Loggly, San Francisco, provides a LAAS (logging as a service) platform for log management and data analysis. Loggly's cloud-based service enables users to monitor, debug and troubleshoot their IT infrastructure, applications and business processes to generate actionable results. 

NimbusDB, Cambridge, Mass., is a SQL database with 100 percent ACID (atomicity, consistency, isolation, durability) semantics. Unlike existing SQL databases, NimbusDB delivers the key requirements for cloud-style environments, including dynamically adding or deleting nodes from a live system.  NimbusDB can also move live databases between data centers, allocate unused remote machines to any database and maintain redundant disk-based copies of any database.

Nitobi, Vancouver, B.C., makes PhoneGap, an open-source development tool for building cross-platform mobile applications with HTML5 and JavaScript that takes advantage of core native features in the Apple iOS, Google Android, HP/Palm WebOS, Symbian and BlackBerry SDKs. The PhoneGap open-source framework has been downloaded more than 400,000 times.

Nutanix, Santa Clara, Calif., is bringing a Google GFS-like distributed-computing infrastructure to the world of virtualized data centers. Designed in-house for server and desktop virtualization, the system delivers both computing and storage capabilities in a converged architecture. The appliance leverages server-attached SSDs and hard disks, enabling organizations to run virtual machines without requiring a complex/costly SAN (storage area network) or NAS (network-attached storage) infrastructure.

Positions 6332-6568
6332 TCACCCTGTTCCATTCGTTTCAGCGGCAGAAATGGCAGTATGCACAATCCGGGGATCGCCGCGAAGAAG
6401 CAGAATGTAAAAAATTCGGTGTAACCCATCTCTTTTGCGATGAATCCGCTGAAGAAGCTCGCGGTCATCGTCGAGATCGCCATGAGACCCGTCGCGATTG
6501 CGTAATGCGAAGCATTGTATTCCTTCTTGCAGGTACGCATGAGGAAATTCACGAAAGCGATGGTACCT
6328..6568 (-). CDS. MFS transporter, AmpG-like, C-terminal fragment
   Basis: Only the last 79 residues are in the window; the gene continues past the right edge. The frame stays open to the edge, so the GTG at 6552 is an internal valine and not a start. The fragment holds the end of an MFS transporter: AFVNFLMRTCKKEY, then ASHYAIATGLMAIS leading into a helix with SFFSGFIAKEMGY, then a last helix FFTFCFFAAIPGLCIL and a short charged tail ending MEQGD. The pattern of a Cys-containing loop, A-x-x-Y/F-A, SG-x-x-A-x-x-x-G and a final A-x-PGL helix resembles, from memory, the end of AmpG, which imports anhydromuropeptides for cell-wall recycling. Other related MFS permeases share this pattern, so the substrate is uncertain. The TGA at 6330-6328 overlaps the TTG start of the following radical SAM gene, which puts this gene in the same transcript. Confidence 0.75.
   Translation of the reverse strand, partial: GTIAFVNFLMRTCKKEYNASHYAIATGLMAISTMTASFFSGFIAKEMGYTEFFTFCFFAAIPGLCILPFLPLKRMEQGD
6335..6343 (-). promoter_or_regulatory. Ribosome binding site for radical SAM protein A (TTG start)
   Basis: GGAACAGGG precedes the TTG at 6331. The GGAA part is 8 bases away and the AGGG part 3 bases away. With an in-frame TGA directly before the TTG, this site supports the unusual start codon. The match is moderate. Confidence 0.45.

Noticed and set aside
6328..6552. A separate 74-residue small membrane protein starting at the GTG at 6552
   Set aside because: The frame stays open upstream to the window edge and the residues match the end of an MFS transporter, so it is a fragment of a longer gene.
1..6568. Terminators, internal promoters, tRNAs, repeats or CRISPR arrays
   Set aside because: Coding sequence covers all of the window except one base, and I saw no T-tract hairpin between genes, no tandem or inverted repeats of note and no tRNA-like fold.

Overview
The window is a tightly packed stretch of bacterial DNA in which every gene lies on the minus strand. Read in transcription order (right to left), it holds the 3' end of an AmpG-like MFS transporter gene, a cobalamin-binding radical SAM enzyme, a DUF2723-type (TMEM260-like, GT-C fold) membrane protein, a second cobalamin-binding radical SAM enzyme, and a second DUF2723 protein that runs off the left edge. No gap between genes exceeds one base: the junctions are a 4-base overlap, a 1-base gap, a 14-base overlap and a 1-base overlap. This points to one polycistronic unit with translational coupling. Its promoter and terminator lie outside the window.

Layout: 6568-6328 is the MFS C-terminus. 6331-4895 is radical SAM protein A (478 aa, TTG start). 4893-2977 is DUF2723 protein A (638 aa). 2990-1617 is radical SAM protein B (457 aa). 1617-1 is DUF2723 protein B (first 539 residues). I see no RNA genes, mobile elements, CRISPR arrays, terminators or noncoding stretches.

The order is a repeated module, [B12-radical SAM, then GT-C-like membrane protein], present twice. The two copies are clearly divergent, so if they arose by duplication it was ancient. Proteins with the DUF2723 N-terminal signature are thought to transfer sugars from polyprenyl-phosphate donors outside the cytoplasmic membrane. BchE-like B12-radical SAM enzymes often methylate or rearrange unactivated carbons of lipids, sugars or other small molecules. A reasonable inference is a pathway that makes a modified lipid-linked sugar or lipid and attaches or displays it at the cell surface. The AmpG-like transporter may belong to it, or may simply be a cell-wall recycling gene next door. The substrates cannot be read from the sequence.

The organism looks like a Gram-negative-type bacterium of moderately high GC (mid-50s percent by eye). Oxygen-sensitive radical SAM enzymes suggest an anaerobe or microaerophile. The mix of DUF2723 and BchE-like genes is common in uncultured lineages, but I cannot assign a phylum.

OneLogin, Santa Monica, Calif., has a cloud-based identity-management product that provides single sign-on, user provisioning and directory integration. OneLogin is pre-integrated with thousands of applications and allows enterprises to get up and running in minutes. IT can centralize user management, access control and auditing while end-users get secure, one-click access to all their Web applications.

PagerDuty, San Francisco, has an incident tracking and alerting system for IT operations teams. PagerDuty collects alerts from IT monitoring systems and alerts the on-duty engineer if there's a problem. Alerts are dispatched via automated phone call, SMS (Short Message Service) or email.

PHP Fog, Portland, Ore., says it makes cloud deployment, scaling and running of content-management systems and other PHP-based applications "as simple as installing iPhone apps."

POSE, Ashkelon/Rishon, Israel, is a cloud-based POS (point of sale) system for small businesses, such as retail, cafes and other services. All that is required is a PC and an Internet connection. Users can manage inventory, clients, receipts and orders from a single interface.